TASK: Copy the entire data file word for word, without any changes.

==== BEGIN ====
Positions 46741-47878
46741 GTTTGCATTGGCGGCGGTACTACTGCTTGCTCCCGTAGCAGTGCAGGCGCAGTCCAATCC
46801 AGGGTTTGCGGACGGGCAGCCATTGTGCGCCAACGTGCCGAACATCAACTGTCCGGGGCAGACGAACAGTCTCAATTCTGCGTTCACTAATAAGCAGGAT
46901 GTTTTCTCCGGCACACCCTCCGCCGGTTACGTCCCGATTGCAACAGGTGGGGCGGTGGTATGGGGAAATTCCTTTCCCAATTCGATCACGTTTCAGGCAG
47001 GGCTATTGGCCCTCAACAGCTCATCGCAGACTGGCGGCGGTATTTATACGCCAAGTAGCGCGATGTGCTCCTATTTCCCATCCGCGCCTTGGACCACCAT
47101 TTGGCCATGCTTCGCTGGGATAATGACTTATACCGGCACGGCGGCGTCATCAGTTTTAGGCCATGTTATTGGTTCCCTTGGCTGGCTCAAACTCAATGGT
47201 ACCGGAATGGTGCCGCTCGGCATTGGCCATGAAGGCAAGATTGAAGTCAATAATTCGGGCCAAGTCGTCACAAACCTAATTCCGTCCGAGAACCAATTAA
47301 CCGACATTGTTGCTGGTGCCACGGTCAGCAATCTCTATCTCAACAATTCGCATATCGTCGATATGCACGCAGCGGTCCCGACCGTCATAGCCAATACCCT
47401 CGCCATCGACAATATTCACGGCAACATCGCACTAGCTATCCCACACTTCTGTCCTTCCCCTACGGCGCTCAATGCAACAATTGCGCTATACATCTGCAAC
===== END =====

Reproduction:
Positions 46741-47878
46741 GTTTGCATTGGCGGCGGTACTACTGCTTGCTCCCGTAGCAGTGCAGGCGCAGTCCAATCC
46801 AGGGTTTGCGGACGGGCAGCCATTGTGCGCCAACGTGCCGAACATCAACTGTCCGGGGCAGACGAACAGTCTCAATTCTGCGTTCACTAATAAGCAGGAT
46901 GTTTTCTCCGGCACACCCTCCGCCGGTTACGTCCCGATTGCAACAGGTGGGGCGGTGGTATGGGGAAATTCCTTTCCCAATTCGATCACGTTTCAGGCAG
47001 GGCTATTGGCCCTCAACAGCTCATCGCAGACTGGCGGCGGTATTTATACGCCAAGTAGCGCGATGTGCTCCTATTTCCCATCCGCGCCTTGGACCACCAT
47101 TTGGCCATGCTTCGCTGGGATAATGACTTATACCGGCACGGCGGCGTCATCAGTTTTAGGCCATGTTATTGGTTCCCTTGGCTGGCTCAAACTCAATGGT
47201 ACCGGAATGGTGCCGCTCGGCATTGGCCATGAAGGCAAGATTGAAGTCAATAATTCGGGCCAAGTCGTCACAAACCTAATTCCGTCCGAGAACCAATTAA
47301 CCGACATTGTTGCTGGTGCCACGGTCAGCAATCTCTATCTCAACAATTCGCATATCGTCGATATGCACGCAGCGGTCCCGACCGTCATAGCCAATACCCT
47401 CGCCATCGACAATATTCACGGCAACATCGCACTAGCTATCCCACACTTCTGTCCTTCCCCTACGGCGCTCAATGCAACAATTGCGCTATACATCTGCAAC